Richard sits in with CTV NewsChannel anchor Marcia MacMillan to have a look at the big weekend movies, the great ape flick “Kong: Skull Island,” the Shirley MacLaine dramedy “The Last Word” and the animated “Window Horses.”
Richard sits in on the CFRA Morning Show with host Bill Carroll to talk about the weekend’s big releases, the great ape flick “Kong: Skull Island,” the Shirley MacLaine dramedy “The Last Word” and the animated “Window Horses.”
Only two things are sure about Skull Island. First, it is home to Megaprimatus kong a.k.a. King Kong and a menagerie of prehistoric creatures. Second, as Mason Weaver (Brie Larson) says in this weekend’s Kong: Skull Island, “We don’t belong here.”
The latest adventures of King Kong take place almost entirely on the island but what, exactly, do we know about the place?
Not much, because Skull Island is uncharted and changes from film to film.
In the new movie, a digital map image suggests the island derived its intimidating name from its gorilla skull profile shape but originally the isle wasn’t called Skull Island. The best-known versions of the Kong story, the original 1933 Merian C. Cooper film and the 1976 Dino De Laurentiis production, never mention Skull Island.
The first movie and its subsequent novelisation describe a “high wooded island with a skull-like knob” called Skull Mountain while the ‘76 film refers to Beach of the Skull. It wasn’t until 2004’s Kong: King of Skull Island illustrated novel that the name was first used. Since then the moniker has stuck.
The same can’t be said for its location.
Over the years it’s been pegged everywhere from the coast of Indonesia and southwest of Central America to the Bermuda Triangle and the Coral Sea off the east coast of Australia.
In reality many places have subbed in for the island. In 1933 several locations were pieced together to create Kong’s home.
Outdoor scenes were shot at Long Beach, California and the caves at Bronson Canyon near Griffith Park in Los Angeles. Everything else was filmed on a soundstage in Culver City using odds and ends from other sets. The giant Skull Mountain gate was later reused in Gone with the Wind’s burning of Atlanta sequence.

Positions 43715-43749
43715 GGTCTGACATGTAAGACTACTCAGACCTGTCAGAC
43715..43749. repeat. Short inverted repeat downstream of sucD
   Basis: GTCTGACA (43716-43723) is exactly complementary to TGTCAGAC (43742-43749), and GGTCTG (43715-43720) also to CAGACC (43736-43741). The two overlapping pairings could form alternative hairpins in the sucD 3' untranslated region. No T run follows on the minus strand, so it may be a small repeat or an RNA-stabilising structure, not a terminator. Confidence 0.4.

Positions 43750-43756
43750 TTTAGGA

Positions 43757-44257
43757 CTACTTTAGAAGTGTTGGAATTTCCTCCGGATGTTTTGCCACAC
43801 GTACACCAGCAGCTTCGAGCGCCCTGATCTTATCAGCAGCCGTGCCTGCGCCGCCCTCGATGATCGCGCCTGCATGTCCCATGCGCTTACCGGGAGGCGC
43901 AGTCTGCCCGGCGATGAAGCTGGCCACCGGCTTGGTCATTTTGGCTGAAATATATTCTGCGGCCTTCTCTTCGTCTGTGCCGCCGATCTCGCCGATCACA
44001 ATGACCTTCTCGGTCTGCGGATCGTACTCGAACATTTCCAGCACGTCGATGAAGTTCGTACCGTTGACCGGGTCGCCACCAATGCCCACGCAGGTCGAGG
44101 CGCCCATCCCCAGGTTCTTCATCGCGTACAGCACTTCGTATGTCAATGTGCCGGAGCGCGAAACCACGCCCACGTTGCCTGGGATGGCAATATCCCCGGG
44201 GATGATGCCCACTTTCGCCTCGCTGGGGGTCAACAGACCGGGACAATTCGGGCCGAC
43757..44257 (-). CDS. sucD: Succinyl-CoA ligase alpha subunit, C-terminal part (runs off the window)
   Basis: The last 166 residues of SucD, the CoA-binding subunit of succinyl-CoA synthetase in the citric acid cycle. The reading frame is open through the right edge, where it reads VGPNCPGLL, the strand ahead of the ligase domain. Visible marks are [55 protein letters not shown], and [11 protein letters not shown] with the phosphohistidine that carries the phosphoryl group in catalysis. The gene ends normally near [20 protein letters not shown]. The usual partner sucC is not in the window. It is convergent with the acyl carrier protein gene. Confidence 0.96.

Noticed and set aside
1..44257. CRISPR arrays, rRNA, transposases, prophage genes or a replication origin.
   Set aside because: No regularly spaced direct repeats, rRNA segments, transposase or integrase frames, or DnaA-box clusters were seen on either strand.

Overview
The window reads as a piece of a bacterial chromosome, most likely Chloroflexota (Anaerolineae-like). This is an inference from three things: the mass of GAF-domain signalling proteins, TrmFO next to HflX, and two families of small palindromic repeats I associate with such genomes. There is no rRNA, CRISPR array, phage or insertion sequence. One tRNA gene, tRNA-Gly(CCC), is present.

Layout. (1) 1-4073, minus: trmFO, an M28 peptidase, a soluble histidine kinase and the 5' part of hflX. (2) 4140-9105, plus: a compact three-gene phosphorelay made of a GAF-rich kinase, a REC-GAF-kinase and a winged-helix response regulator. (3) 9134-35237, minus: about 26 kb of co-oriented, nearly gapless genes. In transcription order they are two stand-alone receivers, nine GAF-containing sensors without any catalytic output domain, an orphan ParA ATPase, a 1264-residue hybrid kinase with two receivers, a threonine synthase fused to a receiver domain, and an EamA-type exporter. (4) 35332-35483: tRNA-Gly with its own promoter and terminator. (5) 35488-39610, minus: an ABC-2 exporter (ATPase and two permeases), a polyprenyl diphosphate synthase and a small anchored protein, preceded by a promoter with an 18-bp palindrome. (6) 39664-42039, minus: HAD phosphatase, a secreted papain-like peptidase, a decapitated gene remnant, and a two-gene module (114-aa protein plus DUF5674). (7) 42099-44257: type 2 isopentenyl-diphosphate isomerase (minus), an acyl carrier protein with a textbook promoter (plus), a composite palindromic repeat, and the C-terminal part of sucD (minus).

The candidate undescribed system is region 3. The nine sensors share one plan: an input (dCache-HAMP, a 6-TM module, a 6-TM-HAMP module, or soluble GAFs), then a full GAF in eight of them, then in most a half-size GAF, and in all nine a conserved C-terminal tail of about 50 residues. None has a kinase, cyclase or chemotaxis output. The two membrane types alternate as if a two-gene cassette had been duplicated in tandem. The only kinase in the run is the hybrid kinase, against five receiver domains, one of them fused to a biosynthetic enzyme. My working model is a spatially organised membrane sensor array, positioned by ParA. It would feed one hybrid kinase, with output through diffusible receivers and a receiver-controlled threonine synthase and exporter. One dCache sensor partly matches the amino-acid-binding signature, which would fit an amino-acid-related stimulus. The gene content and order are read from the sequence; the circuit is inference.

De Laurentiis spared no expense bringing the island to life in 1976, moving the entire crew to the Hawaiian island of Kauai.
The shoot began at the remote Honopu Beach, a place the crew were told was deserted. Arriving in four helicopters laden with equipment they were greeted by a honeymooning couple who, thinking they had the place to themselves, had slept nude on the beach.
The impressive stone arch seen in the film — “Beyond the arch, there is danger, there is Kong!” — was natural and so huge years later when an episode of Acapulco Heat was filmed there a helicopter flew underneath it.
Peter Jackson’s 2005 King Kong reboot used a combination of New Zealand’s picturesque Shelly Bay and Lyall Bay as Skull Island’s “jungle from hell.” In the film’s closing credits the director paid tongue-in-cheek tribute to all the stars of the 1933 movie, calling them, “The original explorers of Skull Island.”
This weekend’s installment was shot in Vietnam, Queensland, Australia and Kualoa Ranch, Hawaii, where giant sets were built near where Jurassic World was filmed.
The scenery, as John Goodman’s character says, is “magnificent,” but there was also a practical reason to shoot in these exotic locations. The Hollywood Reporter stated the production shot in Australia to take advantage of a whopping 16.5% location offset incentive — i.e. tax break — offered by the Australian government.
Kong: Skull Island describes the isle as “a place where myth and science meet.”
On film though, it’s a spot where the imaginations of Kong fans run wild.
Set in 1973, the “Kong: Skull Island” is unrelated to the Kongs that came before. There’s no Empire State Building, no Jessica Lange, no romance between damsel and beast.